Wondering about unusual behavioral challenges for your child? Could it be Pathological Demand Avoidance? Or another co-occurring mental health disorder? Or both?

Pathological Demand Avoidance is NOT recognized as an official diagnosis in the US, but rather a trait or profile of autism. The profile typically includes autism characteristics (though often more “hidden in plain sight” or stealth). However, NOT everyone with this profile has an autism diagnosis. Autism with pathological demand avoidance (PDA) makes daily life ever more complicated.

Typical characteristics of PDA:
  • Most individuals have moderate to exceptional intelligence.
  • Those with PDA tend to have an extreme need for autonomy or control even at a very young age.
  • The avoidance or need for autonomy comes from “within” rather than having an outward ill intent.
  • High anxiety and mood regulation struggles tend to be present despite the individual’s apparent intellect, communication, and social leanings.
  • They may avoid everyday demands and expectations (including things that they want to do or enjoy and very basic self-care and educational tasks).
  • They may be rejection sensitive and misunderstand others’ intentions.
  • Communication may feel like a demand they want to avoid.
  • Individuals tend not to respond to conventional parenting, teaching, or mental health support approaches. Parents and educators run out of tools and the child or young adult may escalate to unsafe patterns of behavior.
  • Individuals have a HIGH chance of not accessing education and becoming self-supporting young adults.
  • Aggression and self-harm can lead to crisis and the need for out-of-home placements.

(Adapted from PDA North America)

Parents of children with PDA-like profiles and co-occurring mental health disorders struggle with:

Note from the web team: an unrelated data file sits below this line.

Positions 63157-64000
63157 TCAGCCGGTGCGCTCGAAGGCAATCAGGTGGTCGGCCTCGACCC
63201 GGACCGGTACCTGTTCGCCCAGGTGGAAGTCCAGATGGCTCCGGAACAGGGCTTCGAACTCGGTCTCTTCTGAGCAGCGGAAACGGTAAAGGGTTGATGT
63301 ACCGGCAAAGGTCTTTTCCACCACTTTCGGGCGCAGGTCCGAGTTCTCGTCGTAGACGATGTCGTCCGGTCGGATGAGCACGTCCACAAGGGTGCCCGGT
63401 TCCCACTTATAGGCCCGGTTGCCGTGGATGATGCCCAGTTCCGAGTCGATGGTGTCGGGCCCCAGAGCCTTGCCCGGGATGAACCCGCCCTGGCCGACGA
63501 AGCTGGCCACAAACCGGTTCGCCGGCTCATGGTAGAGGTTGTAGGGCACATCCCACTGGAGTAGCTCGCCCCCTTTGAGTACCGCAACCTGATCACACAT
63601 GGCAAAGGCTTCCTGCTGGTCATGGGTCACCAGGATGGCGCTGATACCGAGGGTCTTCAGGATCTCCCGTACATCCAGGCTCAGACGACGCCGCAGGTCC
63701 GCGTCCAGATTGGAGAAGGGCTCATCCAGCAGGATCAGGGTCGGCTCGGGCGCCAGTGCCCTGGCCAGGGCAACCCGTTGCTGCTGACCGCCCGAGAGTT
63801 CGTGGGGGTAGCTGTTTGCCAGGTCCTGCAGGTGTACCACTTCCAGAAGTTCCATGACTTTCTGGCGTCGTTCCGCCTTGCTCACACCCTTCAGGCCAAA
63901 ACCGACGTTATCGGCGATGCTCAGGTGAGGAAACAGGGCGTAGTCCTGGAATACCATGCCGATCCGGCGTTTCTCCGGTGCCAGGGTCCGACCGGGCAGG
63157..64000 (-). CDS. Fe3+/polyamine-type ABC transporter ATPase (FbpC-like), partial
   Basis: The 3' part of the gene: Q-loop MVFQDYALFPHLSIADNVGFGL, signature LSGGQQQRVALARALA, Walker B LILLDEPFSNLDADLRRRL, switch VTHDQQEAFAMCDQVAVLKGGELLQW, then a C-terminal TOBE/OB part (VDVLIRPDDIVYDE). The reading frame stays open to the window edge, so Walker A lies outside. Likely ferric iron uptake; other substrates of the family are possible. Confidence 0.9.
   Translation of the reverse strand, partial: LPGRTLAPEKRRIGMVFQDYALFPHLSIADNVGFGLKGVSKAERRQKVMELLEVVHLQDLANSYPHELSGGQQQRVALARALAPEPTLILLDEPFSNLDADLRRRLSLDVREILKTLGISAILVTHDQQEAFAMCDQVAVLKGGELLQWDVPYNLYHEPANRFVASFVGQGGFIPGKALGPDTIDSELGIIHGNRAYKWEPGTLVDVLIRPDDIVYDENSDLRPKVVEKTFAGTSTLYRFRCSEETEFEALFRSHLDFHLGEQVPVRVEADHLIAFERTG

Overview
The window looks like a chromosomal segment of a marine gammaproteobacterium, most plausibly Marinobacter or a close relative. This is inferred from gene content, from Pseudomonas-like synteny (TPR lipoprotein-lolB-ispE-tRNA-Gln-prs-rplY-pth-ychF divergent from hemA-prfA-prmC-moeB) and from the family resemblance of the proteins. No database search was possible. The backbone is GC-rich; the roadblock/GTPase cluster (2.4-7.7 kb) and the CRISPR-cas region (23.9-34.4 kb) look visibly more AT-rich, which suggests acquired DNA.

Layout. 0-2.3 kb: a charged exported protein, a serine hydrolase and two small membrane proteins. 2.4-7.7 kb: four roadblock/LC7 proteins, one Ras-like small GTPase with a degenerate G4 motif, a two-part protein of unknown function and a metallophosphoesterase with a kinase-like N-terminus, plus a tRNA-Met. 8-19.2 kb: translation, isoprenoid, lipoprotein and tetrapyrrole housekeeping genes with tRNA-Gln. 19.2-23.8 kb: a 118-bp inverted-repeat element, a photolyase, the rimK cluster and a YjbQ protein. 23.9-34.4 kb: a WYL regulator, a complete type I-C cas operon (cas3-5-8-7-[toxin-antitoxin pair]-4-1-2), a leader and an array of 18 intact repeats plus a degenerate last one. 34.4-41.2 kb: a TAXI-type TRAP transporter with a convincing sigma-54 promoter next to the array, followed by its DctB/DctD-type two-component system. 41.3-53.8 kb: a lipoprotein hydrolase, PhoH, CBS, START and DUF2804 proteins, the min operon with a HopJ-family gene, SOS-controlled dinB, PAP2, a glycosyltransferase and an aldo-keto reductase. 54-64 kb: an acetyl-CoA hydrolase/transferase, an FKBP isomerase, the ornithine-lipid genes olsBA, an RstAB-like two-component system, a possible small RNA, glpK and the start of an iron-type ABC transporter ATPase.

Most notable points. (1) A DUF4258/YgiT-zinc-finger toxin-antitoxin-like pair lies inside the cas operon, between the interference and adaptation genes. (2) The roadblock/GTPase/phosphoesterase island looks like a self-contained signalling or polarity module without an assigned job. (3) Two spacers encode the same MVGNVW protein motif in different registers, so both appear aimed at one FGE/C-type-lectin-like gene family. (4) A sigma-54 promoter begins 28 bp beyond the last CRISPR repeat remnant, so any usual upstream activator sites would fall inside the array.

• Finding/receiving resources from regional centers, wrap-around services, and school districts.
  • Aggression or self-harm in the home
  • Feeling trapped and exhausted by the high needs of their older child or young adult, particularly one that on the surface, seems so “capable”.
  • Not able to get their child to school or therapy.
  • Guilt and shame for “raising a child that behaves like that”.
  • Frustration with living with a child or young adult that “seems” capable or even gifted but is not accessing even the most minimal aspects of life.
  • Fear of what may happen to their child if the avoidance, anxiety/depression, aggression, and maladaptive behaviors continue into late childhood and adulthood.
Despite the difficulties, an individual with a PDA-like profile may have positive qualities such as:
  • Self-determined and true to themselves
  • Often creative (not necessarily artistic but “outside the box” bright and quirky humans)
  • Fiercely independent
  • Strong sense of justice
  • “Everyone is equal” in their minds
  • Some may be sympathetic to others’ struggles when they are not in “fight-flight” and they may actually advocate for the rights of others.
  • Loyalty
  • Honesty

(Adapted from Amanda Diekman)

Come and talk with other parents who share similar family dynamics.

The Autism with Pathological Demand Avoidance (PDA) support group meets on the 4th Thursday of each month at 7pm on Zoom.

The meetings are appropriate for those with school-aged children and young adults. Join us to learn more! Get more information about PHP support groups.